OpenResty XRay is a performance analysis and troubleshooting platform based on our improved dynamic tracing technologies. It can analyze and diagnose various technology stacks and software, including the Linux kernel, Go, OpenResty/Nginx, PHP, Python, Perl, etc. While developing and testing OpenResty XRay, we often find many bugs in open-source software and toolchains. After all, OpenResty XRay pushes dynamic-tracing technology to an unprecedented level. Our analysis tools for various technology stacks and software are much more complex than those open-source tools targeting SystemTap, DTrace, and eBPF. Therefore, our test suite often puts unprecedented pressure on the Linux kernel, eBPF, LLVM, SystemTap, GDB, etc. High pressure naturally captures deeper bugs.

In this article, we intend to introduce two bugs in the tracing subsystem of the Linux kernel. These two bugs will affect all tools and frameworks involving dynamic tracing in Linux. Fortunately, OpenResty XRay can bypass one of the bugs and protect our customers from falling into the pit of another bug.

Kernel deadlocks in user-space memory reading

The official mainline kernel of Linux, from version 5.19 to 6.2 series, has a relatively severe regression. A kernel developer for the mm subsystem changed the implementation of user-space memory reading, resulting in a deadlock when the tracing subsystem read user-space memory in the NMI context (such as perf events) until fixed in the 6.3 series. The open-source eBPF toolchain (including perf and bcc) is all affected. We submitted a patch to bypass this bug for the open-source SystemTap and worked around it in our OpenResty XRay platform’s eBPF+ runtime. This bug can be reproduced by running our OpenResty XRay test suites.

Therefore, we must be more active in testing the latest mainline kernel in the future; otherwise, so many kernel version series suffer from such a severe regression. Alas.

According to our experience, Ubuntu and Debian usually do not backport patches. In contrast, Red Hat backports these patches very diligently (of course, sometimes Red Hat also backports problematic patches, which introduces new bugs, as we shall see below.

Data races in x86 breakpoint insertion of the kernel

The official mainline kernel of Linux, from version 5.2 to 5.4 series, has a critical regression. A developer was refactoring the dynamic breakpoint insertion code on x86 (including x86_64) and had a brain cramp. He did not consider the situation of concurrent and parallel access at all. He programmed the multi-threaded scenario as single-threaded directly and read and write global variables without protection in the kernel context, which is equivalent to running naked.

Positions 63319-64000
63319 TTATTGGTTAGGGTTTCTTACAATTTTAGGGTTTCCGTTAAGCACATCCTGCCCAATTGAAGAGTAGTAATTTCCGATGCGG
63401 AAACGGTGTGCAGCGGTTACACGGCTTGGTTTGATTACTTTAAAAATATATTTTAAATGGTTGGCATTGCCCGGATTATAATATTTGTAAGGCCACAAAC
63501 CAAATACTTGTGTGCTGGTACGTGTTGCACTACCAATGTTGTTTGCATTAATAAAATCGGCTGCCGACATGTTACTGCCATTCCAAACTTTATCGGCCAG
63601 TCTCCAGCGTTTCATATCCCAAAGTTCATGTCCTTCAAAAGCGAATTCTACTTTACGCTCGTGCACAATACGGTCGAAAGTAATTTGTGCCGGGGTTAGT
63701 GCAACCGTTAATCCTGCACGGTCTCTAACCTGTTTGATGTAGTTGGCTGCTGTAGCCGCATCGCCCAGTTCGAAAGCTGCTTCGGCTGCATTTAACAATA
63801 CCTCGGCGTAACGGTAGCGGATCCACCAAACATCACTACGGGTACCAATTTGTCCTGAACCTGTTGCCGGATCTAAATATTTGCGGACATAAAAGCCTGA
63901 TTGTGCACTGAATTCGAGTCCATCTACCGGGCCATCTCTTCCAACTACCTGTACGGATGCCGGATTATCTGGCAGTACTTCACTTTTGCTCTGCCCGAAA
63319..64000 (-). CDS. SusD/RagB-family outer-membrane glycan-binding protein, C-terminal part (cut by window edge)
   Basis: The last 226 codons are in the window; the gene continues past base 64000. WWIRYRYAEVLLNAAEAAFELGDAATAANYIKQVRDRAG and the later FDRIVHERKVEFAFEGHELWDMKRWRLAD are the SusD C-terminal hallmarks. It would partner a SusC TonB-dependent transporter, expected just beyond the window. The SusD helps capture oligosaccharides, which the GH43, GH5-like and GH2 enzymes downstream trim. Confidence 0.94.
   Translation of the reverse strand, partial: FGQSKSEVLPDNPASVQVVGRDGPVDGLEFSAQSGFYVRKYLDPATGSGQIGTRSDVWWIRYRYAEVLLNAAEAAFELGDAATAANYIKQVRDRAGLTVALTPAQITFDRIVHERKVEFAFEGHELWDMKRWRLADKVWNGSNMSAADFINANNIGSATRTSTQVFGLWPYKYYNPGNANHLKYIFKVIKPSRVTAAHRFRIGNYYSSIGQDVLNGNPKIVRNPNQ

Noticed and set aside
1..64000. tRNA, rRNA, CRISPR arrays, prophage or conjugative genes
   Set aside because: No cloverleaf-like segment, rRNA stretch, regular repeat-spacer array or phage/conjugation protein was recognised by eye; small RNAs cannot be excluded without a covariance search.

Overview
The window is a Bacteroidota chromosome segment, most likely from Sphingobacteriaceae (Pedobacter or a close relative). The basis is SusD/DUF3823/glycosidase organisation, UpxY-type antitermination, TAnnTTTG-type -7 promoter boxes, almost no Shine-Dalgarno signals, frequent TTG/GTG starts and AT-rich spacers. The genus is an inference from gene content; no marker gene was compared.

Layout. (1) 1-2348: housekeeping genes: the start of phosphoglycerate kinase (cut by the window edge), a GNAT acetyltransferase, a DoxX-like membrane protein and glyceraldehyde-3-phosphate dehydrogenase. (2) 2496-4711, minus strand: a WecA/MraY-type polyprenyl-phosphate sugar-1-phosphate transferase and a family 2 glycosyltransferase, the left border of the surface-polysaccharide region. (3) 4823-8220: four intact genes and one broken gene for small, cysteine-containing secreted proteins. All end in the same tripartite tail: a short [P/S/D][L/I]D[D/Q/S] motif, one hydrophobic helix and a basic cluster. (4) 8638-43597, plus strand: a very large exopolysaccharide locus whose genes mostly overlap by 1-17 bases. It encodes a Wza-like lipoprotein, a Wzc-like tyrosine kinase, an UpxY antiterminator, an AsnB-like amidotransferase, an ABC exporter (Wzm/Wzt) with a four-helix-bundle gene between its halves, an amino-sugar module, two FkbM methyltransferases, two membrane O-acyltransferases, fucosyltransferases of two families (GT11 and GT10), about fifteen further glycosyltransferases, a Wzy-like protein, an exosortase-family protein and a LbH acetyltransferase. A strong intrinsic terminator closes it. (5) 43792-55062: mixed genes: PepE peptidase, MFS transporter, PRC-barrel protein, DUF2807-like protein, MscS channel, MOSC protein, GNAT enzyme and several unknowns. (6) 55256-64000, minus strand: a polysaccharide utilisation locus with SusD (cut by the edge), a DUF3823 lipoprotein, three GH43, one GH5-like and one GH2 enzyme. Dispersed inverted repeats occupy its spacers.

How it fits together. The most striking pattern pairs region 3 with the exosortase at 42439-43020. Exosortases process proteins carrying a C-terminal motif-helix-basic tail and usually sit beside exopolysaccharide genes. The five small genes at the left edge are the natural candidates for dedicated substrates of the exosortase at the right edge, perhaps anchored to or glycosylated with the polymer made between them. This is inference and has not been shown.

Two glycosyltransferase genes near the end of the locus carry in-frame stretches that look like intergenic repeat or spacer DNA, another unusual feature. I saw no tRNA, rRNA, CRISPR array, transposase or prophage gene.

One funny thing is that the original unaffected CentOS/RHEL 7’s 3.10 kernel was also affected because Red Hat diligently backported this problematic patch. Fortunately, after a while, Red Hat also diligently backported the fix for this regression. Ubuntu and Debian’s 5.2 ~ 5.4 kernels will not backport fixes as usual. But fortunately this bug is more likely to occur with many CPU cores. We blacklisted all kernels with this bug in our OpenResty XRay product, but users can bypass our protection with force if desired.

This bug will affect all x86 tools involving dynamic tracing, eBPF, SytemTap, Dtrace, etc. There is no (known) way to bypass it because it is too low-level and directly at the level of machine assembly instructions specific to the architectures.


In this article, we covered two tracing bugs in the Linux kernel that we discovered using OpenResty XRay. These bugs have far-reaching consequences and affect many tools and frameworks that rely on dynamic tracing technology. We have explained the causes and effects of these bugs and when they got fixed in the mainline kernel. We hope this article can help other developers and users who encounter similar problems and raise awareness of the importance of testing and updating the kernel regularly.

What is OpenResty XRay

OpenResty XRay is a dynamic-tracing product that automatically analyzes your running applications to troubleshoot performance problems, behavioral issues, and security vulnerabilities with actionable suggestions. Under the hood, OpenResty XRay is powered by our Y language targeting various runtimes like Stap+, eBPF+, GDB, and ODB, depending on the contexts.

About The Author

Yichun Zhang (Github handle: agentzh), is the original creator of the OpenResty® open-source project and the CEO of OpenResty Inc..

Yichun is one of the earliest advocates and leaders of “open-source technology”. He worked at many internationally renowned tech companies, such as Cloudflare, Yahoo!. He is a pioneer of “edge computing”, “dynamic tracing” and “machine coding”, with over 22 years of programming and 16 years of open-source experience. Yichun is well-known in the open-source space as the project leader of OpenResty®, adopted by more than 40 million global website domains.

OpenResty Inc., the enterprise software start-up founded by Yichun in 2017, has customers from some of the biggest companies in the world. Its flagship product, OpenResty XRay, is a non-invasive profiling and troubleshooting tool that significantly enhances and utilizes dynamic tracing technology. And its OpenResty Edge product is a powerful distributed traffic management and private CDN software product.

As an avid open-source contributor, Yichun has contributed more than a million lines of code to numerous open-source projects, including Linux kernel, Nginx, LuaJIT, GDB, SystemTap, LLVM, Perl, etc. He has also authored more than 60 open-source software libraries.